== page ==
The Ashigaru were the foot soldiers of old Japan. Although recruited first to swell an army's numbers and paid only by loot, the samurai began to realise their worth, particularly with Arquebuses and spears, until well-trained Ashigaru made up a vital part of any samurai army.
This book tells the story of the Ashigaru for the first time, their origins, recruitment training and use in war.
Stephen Turnbull draws on previously untranslated Japanese sources and unpublished illustrations that show the range of Ashigaru activity, from sailors to catapult artillery men as well as the disciplined ranks of warriors that they had become.
Stephen Turnbull took his first degree at Cambridge University and received a PhD from Leeds University for his work on Japanese religious history. He has travelled extensively in Europe and the Far East and also runs a well-used picture library.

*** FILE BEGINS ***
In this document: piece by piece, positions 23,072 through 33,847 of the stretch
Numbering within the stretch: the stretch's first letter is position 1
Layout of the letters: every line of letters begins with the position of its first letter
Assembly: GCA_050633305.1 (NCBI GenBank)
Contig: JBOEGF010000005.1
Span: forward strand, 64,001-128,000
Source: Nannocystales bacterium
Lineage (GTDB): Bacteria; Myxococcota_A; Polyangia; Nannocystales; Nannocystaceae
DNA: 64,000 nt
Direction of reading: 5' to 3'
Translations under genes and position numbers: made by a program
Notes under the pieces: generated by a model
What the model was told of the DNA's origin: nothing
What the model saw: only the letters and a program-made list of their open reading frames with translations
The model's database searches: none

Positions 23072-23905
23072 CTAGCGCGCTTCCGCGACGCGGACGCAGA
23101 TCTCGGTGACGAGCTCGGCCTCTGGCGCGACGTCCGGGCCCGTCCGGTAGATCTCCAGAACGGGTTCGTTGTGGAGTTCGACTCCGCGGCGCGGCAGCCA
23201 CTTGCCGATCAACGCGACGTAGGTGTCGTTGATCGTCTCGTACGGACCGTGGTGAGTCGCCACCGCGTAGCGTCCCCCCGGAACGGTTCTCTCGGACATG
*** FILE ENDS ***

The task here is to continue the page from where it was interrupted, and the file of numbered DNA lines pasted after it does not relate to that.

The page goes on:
His work has been recognised by the awarding of the Canon Prize of the British Association for Japanese Studies and a Japan Festival Literary Award. He is currently an Honorary Research Fellow at the Department of East Asian Studies at the University of Leeds.
Howard Gerrard studied at the Wallasey School of Art and has been a freelance designer and illustrator for over 20 years. He has won both the Society of British Aerospace Companies Award and the Wilkinson Sword Trophy and has illustrated a number of books for Osprey including Campaign 69: ‘Nagashino 1575' and Campaign 72: ‘Jutland 1916'. Howard lives and works in Kent.
The Ashigaru: A Historical Survey
The rise of Ashigaru Ashigaru earn armour Nobunaga shows the way forward Toyotomi Hideyoshi
The call to arms Permanent units Rapid response units
Organisation and Command
Weapon specialisation Spearmen Serving a samurai Signals and flag bearers
Campaign Life Of The Ashigaru
Horses Looting Civilian casualties Field remedies
The Ashigaru's Experience Of Battle
Arquebus troops Hand to hand fighting Archery squads Spearmen Spear carriers and standard bearers